Friday, April 21, 2006

No Pity

You are sorry for me!!!
Eternal God! Am I then that thing
As to excite pity!
Give me deep scorn, without disguise,
Most rancorous hate, abhorrence
Any thing, but pity!
---Lines written in the diary of Joseph Lyons, Savannah GA, April 1833

Joseph Lyons wrote these lines in a journal where one theme is his loss of vision--an eye inflammation has "maimed" him as the journal begins (young Lyons was equally melodramatic about his romantic life, his spiritual questions, and his professional prospects). He was nineteen, a Jewish Southerner studying the law; he noted that he'd "fallen in love for 2 days together at least 20 times" in the previous six months. He loved the "bananas, Books, and oysters" that abounded in Charleston. He worried that the "clouds" obscuring one pupil might disrupt his studies, but he took "blue pills" and ate according to doctors' orders, hoping to manage the condition.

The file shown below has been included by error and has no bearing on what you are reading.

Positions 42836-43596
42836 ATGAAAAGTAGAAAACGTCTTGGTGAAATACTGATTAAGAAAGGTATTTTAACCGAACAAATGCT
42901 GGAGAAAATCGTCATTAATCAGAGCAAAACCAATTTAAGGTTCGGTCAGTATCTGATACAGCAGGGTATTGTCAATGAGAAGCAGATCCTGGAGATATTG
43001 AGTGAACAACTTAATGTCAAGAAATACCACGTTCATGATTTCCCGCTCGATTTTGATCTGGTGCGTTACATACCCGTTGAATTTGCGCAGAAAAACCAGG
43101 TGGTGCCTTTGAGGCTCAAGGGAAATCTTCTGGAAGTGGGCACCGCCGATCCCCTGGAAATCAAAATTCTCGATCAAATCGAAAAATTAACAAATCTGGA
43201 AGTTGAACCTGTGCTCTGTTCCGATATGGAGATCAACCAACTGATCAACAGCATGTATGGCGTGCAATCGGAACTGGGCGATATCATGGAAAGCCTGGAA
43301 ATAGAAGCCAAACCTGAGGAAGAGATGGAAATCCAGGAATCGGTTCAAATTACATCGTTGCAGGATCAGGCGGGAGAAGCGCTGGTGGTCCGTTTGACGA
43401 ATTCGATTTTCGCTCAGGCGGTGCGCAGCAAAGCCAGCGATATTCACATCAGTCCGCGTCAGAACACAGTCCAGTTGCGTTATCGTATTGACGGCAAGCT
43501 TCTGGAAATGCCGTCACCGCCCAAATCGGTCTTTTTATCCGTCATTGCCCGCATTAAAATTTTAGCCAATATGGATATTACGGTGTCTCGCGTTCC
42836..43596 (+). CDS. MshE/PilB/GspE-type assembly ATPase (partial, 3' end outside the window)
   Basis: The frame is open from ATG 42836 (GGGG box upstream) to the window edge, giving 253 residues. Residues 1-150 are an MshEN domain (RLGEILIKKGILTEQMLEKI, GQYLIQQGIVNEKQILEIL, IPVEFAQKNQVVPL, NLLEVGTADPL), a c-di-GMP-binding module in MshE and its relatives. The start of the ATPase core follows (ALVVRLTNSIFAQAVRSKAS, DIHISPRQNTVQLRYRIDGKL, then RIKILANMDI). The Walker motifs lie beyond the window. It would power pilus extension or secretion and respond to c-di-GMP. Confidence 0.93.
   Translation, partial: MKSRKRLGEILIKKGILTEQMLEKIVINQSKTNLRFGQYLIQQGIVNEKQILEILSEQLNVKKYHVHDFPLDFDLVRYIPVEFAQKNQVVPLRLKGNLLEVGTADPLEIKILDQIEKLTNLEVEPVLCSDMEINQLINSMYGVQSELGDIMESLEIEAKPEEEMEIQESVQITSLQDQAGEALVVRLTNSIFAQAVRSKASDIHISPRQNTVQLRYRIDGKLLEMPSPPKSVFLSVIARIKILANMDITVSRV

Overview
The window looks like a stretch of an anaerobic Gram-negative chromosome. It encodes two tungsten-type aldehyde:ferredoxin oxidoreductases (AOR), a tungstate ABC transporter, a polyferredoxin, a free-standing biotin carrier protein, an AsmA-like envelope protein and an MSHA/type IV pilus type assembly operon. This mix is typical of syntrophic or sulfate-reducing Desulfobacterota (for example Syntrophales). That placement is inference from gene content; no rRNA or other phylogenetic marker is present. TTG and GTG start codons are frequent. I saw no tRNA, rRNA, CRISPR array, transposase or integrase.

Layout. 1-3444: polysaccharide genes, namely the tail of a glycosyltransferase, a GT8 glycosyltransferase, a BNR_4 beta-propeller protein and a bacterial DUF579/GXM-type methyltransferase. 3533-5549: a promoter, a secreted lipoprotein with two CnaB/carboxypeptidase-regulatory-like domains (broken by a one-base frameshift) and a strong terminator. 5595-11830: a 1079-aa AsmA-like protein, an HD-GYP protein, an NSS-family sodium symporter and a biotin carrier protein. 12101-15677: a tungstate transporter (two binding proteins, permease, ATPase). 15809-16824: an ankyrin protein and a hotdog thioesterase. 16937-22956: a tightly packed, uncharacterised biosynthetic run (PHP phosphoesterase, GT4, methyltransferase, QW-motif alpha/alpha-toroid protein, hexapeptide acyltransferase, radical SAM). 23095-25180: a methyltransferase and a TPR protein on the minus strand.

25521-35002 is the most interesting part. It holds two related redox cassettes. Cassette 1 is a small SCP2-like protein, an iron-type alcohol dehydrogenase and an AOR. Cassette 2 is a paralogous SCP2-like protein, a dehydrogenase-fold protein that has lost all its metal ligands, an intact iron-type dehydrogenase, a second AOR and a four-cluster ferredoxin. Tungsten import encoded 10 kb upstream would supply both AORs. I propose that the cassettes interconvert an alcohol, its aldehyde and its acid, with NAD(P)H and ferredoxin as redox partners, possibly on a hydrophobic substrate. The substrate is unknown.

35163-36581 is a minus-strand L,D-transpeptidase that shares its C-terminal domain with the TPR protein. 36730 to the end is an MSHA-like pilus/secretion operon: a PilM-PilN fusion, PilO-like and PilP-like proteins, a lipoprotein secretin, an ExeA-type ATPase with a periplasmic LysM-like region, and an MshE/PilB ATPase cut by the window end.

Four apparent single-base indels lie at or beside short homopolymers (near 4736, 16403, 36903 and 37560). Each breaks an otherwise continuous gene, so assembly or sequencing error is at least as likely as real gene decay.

Lyons died from tuberculosis in 1839, at the age of 25, in Paris. His journal was passed down through the generations of his family until the 1970s, when it eventually reached the Special Collections department at the College of Charleston. There it was discovered sealed in an old envelope.

The complete two-year diary of Joseph Lyons was published a few years ago in the journal American Jewish History, which included a long introduction explaining the journal's origin and historical context. As far as I know, it hasn't yet been noticed as an engaging first-hand document of a young man's concern about loss of sight, which here appears as only one of the many uncertainties Mr. Lyons faced at the verge of adulthood.


Marie Ferrara, et al. "The Diary of Joseph Lyons, 1833-1835: Introduction," American Jewish History 91(3-4)(September-December 2003): 493-525. The diary itself, transcribed in its entirety, appears in the same volume, pp. 526-606.